jacaranda(redirected from Jacarandá)
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the wood of certain South American plants of the genus Jacaranda of the family Bignoniaceae. The heartwood is from dark red to chocolate brown, with a violet tinge; the sapwood is light yellow. Jacaranda, a heavy, durable wood that polishes well, is used in the manufacture of expensive furniture, musical instruments, parquet, and lathe products. Sometimes the wood of other trees, including those of the genus Dalbergia of the family Papilionaceae, is called Jacaranda. The wood of the birch, maple, and alder are used to imitate Jacaranda.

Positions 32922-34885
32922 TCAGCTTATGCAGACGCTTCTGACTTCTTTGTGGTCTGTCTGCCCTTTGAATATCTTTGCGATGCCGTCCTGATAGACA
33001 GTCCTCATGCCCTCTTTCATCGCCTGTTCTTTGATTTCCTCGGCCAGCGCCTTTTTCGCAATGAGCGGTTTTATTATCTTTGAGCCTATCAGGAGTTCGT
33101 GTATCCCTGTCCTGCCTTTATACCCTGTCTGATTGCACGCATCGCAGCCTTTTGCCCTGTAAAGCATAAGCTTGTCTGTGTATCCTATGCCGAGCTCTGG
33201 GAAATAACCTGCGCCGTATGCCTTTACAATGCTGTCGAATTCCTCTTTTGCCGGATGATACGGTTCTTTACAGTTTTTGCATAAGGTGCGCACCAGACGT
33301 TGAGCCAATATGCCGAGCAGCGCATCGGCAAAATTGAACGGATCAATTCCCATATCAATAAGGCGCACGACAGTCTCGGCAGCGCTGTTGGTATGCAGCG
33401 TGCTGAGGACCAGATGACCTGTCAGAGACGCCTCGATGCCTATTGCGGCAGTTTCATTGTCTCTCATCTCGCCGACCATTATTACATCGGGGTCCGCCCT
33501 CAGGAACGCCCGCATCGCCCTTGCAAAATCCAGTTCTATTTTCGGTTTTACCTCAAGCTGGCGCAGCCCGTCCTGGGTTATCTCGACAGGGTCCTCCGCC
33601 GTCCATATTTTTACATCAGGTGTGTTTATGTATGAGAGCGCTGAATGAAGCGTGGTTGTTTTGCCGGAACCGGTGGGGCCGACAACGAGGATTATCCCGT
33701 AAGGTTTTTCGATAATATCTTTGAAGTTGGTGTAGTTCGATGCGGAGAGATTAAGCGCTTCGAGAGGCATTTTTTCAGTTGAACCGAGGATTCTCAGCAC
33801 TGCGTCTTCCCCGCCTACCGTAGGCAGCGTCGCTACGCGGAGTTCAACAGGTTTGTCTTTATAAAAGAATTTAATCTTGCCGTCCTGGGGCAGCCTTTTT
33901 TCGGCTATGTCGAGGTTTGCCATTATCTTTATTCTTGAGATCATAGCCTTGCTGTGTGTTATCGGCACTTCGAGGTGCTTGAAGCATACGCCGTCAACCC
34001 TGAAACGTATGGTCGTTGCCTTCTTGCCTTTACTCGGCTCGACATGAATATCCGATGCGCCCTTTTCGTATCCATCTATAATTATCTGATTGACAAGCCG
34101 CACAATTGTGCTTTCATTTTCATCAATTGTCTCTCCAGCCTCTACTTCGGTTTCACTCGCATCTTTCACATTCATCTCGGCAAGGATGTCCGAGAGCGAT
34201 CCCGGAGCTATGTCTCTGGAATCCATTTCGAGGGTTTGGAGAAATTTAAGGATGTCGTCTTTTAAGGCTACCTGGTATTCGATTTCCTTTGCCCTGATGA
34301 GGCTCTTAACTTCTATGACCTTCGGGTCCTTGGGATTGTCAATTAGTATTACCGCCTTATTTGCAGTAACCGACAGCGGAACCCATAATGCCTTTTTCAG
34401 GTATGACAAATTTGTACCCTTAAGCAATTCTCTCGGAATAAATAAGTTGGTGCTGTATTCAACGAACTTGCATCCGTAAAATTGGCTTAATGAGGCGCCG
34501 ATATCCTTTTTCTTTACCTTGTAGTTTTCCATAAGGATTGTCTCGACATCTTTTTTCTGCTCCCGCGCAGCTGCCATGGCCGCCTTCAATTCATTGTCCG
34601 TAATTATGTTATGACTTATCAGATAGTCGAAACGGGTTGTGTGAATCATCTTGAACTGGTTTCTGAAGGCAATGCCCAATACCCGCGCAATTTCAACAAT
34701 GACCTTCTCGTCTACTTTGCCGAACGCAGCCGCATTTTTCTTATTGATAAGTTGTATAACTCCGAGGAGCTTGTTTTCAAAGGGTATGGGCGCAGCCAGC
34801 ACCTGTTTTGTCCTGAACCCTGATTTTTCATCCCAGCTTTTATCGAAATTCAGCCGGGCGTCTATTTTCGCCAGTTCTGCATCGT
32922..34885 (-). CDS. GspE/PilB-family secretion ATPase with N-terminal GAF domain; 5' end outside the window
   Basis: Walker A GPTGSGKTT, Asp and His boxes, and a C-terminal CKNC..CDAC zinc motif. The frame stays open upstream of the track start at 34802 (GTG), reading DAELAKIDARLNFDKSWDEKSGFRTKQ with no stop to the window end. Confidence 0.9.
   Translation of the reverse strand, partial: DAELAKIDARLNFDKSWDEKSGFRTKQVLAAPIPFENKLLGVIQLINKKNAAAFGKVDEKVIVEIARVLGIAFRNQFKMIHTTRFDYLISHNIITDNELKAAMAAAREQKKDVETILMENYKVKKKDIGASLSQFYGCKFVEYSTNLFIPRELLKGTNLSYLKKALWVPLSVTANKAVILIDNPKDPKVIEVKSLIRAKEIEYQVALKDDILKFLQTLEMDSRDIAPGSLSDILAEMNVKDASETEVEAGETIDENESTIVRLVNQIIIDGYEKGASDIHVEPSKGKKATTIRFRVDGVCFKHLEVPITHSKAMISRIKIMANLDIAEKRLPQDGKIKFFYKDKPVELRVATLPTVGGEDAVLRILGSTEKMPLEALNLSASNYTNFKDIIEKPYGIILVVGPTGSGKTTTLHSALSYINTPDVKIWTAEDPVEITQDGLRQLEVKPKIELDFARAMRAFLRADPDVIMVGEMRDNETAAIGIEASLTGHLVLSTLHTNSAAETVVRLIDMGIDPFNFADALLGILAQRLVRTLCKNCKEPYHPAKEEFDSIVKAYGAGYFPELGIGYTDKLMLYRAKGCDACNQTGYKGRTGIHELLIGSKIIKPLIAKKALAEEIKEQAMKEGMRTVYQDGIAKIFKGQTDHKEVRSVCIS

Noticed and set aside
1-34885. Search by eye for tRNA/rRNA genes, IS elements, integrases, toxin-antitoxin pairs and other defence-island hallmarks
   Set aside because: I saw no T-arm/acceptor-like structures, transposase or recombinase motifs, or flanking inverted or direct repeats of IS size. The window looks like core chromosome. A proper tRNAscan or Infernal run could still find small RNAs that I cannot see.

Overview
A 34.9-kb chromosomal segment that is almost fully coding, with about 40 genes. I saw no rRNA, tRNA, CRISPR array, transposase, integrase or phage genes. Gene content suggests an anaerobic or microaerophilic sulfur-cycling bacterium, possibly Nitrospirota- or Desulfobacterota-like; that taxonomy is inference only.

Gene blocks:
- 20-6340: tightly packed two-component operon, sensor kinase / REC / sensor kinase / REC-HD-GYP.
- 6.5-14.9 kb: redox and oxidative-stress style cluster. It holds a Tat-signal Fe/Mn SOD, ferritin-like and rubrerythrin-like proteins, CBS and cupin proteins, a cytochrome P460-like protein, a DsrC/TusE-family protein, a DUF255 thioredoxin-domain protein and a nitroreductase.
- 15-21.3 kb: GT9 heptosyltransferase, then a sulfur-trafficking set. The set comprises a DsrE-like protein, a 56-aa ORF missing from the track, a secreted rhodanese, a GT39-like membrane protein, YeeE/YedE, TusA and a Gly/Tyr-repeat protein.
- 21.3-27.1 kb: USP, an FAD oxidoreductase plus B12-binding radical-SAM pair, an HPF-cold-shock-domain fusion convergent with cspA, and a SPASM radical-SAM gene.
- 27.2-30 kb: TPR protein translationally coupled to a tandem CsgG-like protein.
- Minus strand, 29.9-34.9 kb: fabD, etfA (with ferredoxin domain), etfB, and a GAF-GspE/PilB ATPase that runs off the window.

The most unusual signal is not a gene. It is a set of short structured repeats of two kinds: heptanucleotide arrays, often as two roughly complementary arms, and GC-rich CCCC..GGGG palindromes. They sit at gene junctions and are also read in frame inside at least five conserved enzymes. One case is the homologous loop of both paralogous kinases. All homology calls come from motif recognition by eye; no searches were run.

a genus of trees or shrubs of the family Bignoniaceae. The leaves are opposite and usually twice pinnate. The flowers have a tubular-umbellate or funnelform corolla and are in panicled inflorescences. The fruit is a capsule with winged seeds. There are 40 to 50 species, found in the tropics of the western hemisphere. Some species, including. I brasiliana and J. obtusifolia, are the source of valuable wood. Many species are cultivated as ornamentals in countries having warm climates.